To be self-motivated, we need a sense of control over our lives. Drive, determination, and willpower, come from linking our actions to our personal identity and the values that are meaningful specifically to us. Rebelling against society’s rules can actually help us achieve more. This allowance doesn’t mean we should hurt anyone, but since our values are unique, we’ll be more motivated if we take the authority to direct our own actions.
Creating a few ways to personalize a situation can trigger our “internal locus of control,” the sense that helps us define our lives, instead of unconsciously living within external confines. Having this autonomy can help us make better personal choices, which makes it easier to take action and follow through on our commitments.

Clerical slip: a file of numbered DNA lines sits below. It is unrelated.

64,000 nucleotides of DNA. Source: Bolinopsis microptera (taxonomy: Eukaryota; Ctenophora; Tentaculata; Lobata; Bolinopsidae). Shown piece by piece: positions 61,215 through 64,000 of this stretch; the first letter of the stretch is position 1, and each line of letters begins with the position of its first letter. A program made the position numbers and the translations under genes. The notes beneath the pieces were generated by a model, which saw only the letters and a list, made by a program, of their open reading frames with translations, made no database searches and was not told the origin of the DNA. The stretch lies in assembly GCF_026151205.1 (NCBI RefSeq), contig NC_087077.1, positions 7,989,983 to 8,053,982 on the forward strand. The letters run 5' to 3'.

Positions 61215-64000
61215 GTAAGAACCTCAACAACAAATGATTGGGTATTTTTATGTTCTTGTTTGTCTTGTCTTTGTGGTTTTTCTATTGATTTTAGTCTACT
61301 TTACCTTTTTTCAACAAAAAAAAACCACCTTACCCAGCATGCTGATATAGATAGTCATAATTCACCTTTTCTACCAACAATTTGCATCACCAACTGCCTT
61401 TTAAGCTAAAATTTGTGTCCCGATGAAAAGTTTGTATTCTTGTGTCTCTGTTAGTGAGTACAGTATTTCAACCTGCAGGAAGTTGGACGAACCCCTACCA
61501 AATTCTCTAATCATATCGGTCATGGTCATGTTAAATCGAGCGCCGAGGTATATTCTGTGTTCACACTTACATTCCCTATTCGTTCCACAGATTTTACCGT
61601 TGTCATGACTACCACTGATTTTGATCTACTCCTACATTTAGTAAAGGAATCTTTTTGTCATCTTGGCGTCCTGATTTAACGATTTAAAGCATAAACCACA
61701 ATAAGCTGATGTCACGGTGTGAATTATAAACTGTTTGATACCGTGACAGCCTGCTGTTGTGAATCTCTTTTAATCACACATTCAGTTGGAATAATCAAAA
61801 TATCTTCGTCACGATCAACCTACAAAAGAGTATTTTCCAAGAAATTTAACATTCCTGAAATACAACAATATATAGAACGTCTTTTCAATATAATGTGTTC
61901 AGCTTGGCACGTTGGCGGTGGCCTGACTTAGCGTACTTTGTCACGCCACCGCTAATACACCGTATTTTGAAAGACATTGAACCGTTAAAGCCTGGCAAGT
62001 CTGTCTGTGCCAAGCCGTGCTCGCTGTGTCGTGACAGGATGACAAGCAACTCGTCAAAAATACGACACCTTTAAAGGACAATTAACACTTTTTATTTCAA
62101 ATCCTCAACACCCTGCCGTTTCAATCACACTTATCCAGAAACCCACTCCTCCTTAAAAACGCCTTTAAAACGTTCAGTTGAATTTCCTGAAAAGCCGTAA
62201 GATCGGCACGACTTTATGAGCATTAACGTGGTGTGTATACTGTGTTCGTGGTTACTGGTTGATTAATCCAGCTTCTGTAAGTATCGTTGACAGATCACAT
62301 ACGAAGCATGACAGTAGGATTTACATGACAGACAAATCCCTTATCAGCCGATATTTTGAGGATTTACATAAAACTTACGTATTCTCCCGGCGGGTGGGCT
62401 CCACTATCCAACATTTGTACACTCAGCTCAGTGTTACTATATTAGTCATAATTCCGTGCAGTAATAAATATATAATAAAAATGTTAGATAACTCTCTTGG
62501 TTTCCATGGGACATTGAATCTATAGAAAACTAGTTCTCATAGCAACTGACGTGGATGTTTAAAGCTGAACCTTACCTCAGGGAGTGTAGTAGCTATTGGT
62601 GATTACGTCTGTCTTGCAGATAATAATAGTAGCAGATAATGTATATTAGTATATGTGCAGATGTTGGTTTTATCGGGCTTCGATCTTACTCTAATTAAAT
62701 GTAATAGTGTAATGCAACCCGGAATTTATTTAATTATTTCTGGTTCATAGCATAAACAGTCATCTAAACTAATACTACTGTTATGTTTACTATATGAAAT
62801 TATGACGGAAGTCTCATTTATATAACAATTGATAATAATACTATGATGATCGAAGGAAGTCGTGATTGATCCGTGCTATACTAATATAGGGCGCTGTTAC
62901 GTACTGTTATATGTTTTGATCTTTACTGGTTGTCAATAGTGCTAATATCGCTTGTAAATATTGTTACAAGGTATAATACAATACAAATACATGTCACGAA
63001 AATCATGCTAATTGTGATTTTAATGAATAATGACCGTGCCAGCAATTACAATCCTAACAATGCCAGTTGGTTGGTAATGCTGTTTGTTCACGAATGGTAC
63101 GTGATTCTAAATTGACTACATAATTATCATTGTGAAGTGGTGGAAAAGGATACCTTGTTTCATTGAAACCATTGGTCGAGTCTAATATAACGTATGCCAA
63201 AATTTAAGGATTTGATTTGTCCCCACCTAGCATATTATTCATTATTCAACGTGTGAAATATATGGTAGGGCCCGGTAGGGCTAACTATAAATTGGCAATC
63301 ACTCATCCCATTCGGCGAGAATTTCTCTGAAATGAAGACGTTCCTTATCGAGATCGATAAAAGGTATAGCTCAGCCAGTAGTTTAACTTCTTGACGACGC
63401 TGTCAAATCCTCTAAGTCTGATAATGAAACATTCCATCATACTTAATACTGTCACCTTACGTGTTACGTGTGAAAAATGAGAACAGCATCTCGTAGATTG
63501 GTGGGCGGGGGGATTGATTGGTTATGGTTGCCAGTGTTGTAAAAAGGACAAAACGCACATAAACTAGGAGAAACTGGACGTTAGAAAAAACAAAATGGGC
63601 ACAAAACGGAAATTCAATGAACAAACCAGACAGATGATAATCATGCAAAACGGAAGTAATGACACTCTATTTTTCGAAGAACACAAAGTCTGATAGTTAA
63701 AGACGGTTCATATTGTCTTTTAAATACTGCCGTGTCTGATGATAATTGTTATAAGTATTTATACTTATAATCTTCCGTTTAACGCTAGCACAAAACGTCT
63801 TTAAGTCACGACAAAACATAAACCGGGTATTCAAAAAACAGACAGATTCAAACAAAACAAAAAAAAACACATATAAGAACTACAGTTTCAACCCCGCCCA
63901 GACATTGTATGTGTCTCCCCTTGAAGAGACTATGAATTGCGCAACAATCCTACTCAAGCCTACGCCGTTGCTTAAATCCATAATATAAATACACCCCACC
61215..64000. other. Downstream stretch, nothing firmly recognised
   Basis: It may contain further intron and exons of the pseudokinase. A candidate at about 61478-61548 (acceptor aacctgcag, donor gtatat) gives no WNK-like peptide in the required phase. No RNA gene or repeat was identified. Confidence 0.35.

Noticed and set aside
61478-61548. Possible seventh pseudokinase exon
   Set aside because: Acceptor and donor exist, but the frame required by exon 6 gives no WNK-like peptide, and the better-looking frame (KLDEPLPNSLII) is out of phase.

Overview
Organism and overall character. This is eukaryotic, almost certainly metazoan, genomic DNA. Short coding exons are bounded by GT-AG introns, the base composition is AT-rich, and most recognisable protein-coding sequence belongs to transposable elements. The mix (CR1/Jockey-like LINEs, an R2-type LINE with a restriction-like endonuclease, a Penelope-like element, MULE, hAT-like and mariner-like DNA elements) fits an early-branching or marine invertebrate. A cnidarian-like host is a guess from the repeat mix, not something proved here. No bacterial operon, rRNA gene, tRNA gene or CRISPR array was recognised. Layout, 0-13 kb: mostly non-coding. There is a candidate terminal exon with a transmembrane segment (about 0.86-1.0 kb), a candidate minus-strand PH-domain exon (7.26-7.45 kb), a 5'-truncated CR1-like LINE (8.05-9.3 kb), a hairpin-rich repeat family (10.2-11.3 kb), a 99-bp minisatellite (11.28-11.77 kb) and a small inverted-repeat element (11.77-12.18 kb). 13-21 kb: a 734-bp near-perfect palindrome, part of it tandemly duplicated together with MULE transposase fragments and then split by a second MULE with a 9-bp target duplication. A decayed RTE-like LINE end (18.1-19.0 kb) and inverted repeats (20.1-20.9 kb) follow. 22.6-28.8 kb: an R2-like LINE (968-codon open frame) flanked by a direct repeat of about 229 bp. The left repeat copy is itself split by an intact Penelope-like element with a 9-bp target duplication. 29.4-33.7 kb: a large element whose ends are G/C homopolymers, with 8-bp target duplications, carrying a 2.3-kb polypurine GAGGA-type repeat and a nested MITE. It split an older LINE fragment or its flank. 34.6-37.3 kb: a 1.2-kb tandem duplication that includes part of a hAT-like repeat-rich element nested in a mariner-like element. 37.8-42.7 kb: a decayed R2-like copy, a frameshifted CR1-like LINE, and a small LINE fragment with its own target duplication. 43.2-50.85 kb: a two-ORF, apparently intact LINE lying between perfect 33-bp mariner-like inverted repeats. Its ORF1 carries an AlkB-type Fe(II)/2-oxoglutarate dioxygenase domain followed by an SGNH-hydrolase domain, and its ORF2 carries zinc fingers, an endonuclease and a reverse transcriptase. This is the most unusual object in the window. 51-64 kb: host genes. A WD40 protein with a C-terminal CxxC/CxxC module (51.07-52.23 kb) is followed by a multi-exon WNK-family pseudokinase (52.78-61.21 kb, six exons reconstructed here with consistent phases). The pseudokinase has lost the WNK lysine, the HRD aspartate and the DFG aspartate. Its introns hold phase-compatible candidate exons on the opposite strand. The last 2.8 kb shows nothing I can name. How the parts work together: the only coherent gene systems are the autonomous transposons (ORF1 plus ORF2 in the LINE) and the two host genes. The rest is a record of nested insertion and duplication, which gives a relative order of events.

For instance, if we manage a team at work, we may be told to host weekly status meetings. If we believe those meetings waste time, our motivation will wane. Instead of agreeing and procrastinating, if we committedly decide not to do it, we’ll be more motivated to find and regularly execute a more effective way to communicate status within our team.
Take action: What in your life have you been told to do, or that you are expected to do, that you can’t find the motivation for? Figure out the value that action is connected with, customize a way to achieve it effectively, and see if you stop procrastinating.
Inspired by Charles Duhigg’s book, Smarter, Faster, Better: The Secrets of Being Productive in Life and Business.